Here’s a good article on why romantic comedies have gotten so bad. Apparently there aren’t enough taboos when it comes to love and relationships anymore.
A few years ago, A. O. Scott of The New York Times suggested that for explanation we need look no further than the names just mentioned and others like them: the downslope from Katharine Hepburn to Katherine Heigl is simply too steep, and “the few remaining stars who show the kind of audacity and charisma that great romantic comedy requires tend to be busy with other things.”
This is certainly true, but it in turn begs the question of why today’s genuine stars (with all due respect to Kate Hudson and Matthew McConaughey) no longer bother to find the time for romantic comedy. Will Smith, for instance, displayed tremendous chops in Hitch—but apart from that toe-dip, he’s stayed clear of the water. And this generation’s most obvious fit, George Clooney, has modeled his career on that of Cary Grant in almost every way save his profound reticence to explore the genre that made the latter an icon.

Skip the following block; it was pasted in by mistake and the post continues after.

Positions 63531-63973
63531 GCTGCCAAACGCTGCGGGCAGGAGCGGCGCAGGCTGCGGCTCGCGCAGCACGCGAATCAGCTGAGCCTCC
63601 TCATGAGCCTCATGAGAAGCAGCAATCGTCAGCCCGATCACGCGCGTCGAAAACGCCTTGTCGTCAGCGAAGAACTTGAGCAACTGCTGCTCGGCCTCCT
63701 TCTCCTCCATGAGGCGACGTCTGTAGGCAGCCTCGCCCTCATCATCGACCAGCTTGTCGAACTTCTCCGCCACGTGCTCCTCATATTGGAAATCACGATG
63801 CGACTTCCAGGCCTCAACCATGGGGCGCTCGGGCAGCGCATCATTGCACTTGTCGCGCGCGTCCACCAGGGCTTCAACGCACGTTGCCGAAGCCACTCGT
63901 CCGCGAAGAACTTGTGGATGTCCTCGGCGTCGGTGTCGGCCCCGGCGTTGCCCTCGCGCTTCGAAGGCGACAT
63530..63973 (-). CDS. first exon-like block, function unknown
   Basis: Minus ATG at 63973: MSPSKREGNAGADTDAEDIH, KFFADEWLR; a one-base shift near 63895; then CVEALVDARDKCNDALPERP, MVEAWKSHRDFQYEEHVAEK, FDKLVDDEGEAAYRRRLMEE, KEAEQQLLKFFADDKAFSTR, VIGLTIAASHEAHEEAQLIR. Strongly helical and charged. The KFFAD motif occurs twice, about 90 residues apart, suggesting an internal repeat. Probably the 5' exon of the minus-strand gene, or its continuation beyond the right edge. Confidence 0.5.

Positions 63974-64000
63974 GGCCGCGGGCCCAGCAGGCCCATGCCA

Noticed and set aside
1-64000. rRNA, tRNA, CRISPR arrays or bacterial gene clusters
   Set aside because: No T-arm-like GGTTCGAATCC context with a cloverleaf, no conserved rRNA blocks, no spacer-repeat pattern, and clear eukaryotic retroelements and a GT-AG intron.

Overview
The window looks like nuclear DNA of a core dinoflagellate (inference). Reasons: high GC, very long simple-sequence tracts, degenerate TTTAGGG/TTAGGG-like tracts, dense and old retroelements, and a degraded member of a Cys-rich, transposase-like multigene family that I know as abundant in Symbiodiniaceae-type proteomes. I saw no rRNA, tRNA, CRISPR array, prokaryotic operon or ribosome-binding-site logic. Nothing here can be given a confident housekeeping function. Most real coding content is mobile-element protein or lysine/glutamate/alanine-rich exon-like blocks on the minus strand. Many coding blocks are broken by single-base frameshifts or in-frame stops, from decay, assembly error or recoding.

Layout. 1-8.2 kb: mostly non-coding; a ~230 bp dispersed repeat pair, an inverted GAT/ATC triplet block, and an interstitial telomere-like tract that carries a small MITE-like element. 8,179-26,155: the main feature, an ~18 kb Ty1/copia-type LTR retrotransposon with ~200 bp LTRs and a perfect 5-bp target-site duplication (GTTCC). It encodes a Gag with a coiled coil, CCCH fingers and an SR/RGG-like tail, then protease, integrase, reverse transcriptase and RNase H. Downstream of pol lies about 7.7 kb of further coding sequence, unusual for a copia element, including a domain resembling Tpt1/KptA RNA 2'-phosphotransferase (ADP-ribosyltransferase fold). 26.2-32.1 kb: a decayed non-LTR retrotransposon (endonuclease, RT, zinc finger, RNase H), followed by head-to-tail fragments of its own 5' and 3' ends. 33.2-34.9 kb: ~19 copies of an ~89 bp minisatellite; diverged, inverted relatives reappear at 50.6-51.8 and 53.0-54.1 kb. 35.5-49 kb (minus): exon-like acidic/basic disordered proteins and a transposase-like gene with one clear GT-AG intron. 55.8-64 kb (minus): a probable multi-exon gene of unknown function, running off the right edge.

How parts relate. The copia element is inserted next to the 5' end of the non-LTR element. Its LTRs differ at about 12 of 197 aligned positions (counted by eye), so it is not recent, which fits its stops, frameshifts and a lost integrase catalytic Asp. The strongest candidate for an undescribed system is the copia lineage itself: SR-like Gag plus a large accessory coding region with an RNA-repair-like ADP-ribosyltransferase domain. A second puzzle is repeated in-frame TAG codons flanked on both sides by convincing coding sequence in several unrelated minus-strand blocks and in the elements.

No, there’s more at work here than the vagaries of stars or studios. It’s not just them; it’s us.
Among the most fundamental obligations of romantic comedy is that there must be an obstacle to nuptial bliss for the budding couple to overcome. And, put simply, such obstacles are getting harder and harder to come by. They used to lie thick on the ground: parental disapproval, difference in social class, a promise made to another. But society has spent decades busily uprooting any impediment to the marriage of true minds. Love is increasingly presumed—perhaps in Hollywood most of all—to transcend class, profession, faith, age, race, gender, and (on occasion) marital status.